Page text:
Recently - Ruby Wax gave a talk at the Anna Freud Centre on Mental Health. She posted it on her blog and I have re-posted it here as its a talk that I feel everyone needs to see and read. Its similar to her TED Talk and essential reading for anyone linked to the world of Mental Health.
I’m not going to harp on about depression, people glaze over, you can see them going “oh here she goes again yabbing on about the darkness. I know when I’ve told anyone that I’ve got it, I get a few phone calls telling me to perk up - perk up, I didn’t think of that. It’s just not to be discussed. Once you couldn’t say gay, before that the c word (cancer), then a long time ago you couldn’t even mention you were a witch – this is the latest taboo.
And this isn’t something that happens to a small minority it’s up to 1 in 4 of us, so where is everyone?
1234 it could be you or you or if it’s not you it’s probably a relative or a husband, everyone knows one.
Thanks to the stigma a lot of shame comes with the package. I have friends who say “Show me the lumps show me the x rays” and of course you can’t, so there’s even more shame cause you think I’m not living in a township I’m not being carpet bombed so you get these abusive voices but not one voice about 100,000 voices, like if the devil had Tourette’s, that’s what it sounds like.
Some people think depression is what you have when you feel sad or having the blues, it’s such a deceptive word. Depression and other mental problems aren’t always situation appropriate; it’s a disease of the brain.
It is exactly like what cancer is to cells and cardiovascular disease is to the heart and you wouldn’t tell someone suffering from one of those to perk up. Why is it that every other organ in your body can get sick and you get sympathy except the brain?
When you have a mental disorder you get a double whammy because your brain has gone down and it’s ill but because you don’t have another brain to make an assessment, you can’t tell. I mean if you had a spare brain you could but you don’t. If you had a pain anywhere else in your body you’d be able to identify it, not when the brain itself is sick.
And the only reason we don’t know enough about mental disease, how to treat it is because brain research doesn’t get much funding - It’s not as sexy a disease as some of the others. You can’t get Sharon Stone to show up to do the raffle for this one, you can get Liz Hurley to raise money for aids, Greta Scacchi to save fish but there’s a no show for this one.
What’s bizarre to me is that it doesn’t seem to be public knowledge that everything, I mean everything, emanates from the brain - this is why you laugh, cry, feel, love, hope, dream, want to vault or become a prime minister.
And every single problem physically, sociologically, globally and psychologically is primarily because of some dysfunction in the brain, but now we have something that can be done about it. Now we have means to look right into the brain, right into the mothership for neurological investigation with MRI, FMRI, EEG to identify psychiatric disorders and then provide specific therapies.
Just to put it in perspective why research of this kind might be important I’d like to read you some figures.
- By 2030, the World Health Organization predicts more people will be affected by depression than any other health problem.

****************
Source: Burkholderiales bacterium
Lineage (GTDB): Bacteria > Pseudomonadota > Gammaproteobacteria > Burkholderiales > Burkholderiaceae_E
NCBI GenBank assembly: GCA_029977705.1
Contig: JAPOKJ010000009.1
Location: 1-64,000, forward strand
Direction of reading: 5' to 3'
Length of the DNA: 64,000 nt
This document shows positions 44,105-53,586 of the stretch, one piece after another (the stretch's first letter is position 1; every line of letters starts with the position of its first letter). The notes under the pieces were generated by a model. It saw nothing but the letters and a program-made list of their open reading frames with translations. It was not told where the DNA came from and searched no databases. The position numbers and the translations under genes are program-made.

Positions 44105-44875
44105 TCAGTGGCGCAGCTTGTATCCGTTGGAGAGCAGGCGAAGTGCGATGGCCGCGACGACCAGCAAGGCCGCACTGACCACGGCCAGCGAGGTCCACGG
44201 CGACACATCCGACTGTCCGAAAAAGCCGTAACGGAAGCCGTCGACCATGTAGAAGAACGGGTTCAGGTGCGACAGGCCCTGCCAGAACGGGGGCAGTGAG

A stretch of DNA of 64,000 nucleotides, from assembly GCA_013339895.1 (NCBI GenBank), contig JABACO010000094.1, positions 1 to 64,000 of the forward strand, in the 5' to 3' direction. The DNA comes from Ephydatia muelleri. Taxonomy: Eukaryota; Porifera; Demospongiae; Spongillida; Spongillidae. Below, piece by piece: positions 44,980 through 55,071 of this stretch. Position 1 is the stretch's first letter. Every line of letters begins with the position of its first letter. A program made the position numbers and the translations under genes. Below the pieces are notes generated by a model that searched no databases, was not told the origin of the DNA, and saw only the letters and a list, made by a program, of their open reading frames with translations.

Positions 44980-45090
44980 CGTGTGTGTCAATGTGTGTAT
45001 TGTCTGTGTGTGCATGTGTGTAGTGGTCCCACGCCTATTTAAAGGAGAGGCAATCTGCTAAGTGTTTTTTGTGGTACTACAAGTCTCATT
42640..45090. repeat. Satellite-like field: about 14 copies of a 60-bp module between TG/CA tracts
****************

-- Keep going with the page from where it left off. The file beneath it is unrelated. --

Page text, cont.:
- It affects more people than all physical illnesses put together.
- Mental ill health will soon be the biggest burden on society both economically and sociologically.
- Even more of a drain on the economy is the fact mental illness accounts for nearly half of all people on incapacity benefits. The official figure here is 44%.
- The World Economic Forum estimates that the global cost of mental illness will be about 16 trillion by 2030.
- The cost to the economy in the UK is now around £70 billion a year.
Some of these costs could be reduced by greater focus on early identification and intervention.
Neuroscience, through better understanding of children's brain development, will be able to target specific psychological treatments. And this is exactly what the Anna Freud Centre is doing and has always done, working with children to try and prevent them from developing severe pathologies in later life. But they want to do more.
Thanks to brain research, we now know that the brain can change throughout our lifetimes that we aren’t set in stone as it was once believed. We now know that our brains aren’t hard wired; now how we’re born no longer determines how we are for the rest of our lives.
Our brains are capable of neuro-plasticity throughout our lives, they constantly change depending on external experience; also by changing the way you think, you can re-route the brain cells or neurons, break habits and create a new patterns of behaviour.
If mental health research was at this level, clinicians would be able to understand more about brain functions, especially how the brain is effected by a neglected and damaging childhood. Imagine how this necessary research might not just save lives, cut crime, improve the economy, diminish suicides, decrease drug and alcohol addiction, reduce heart disease and last but not least, make life less tortuous for the 1 in 4.
Before we point our fingers at politicians for making us suffer, or thinking our problems will be over if we sort out the ice cap melting, global conflict, taxes, corruption, phone hacking let us look in at ourselves, the problem isn’t out there, we are the emergency. We are not the victims we are the perpetrators. If we can learn about ourselves, how our brain actually shapes our behaviour and what we can do about it, only then can we find the solution to everything. It’s all in our heads.
By looking after our children’s minds, the Anna Freud Centre can help all of us shape a better society.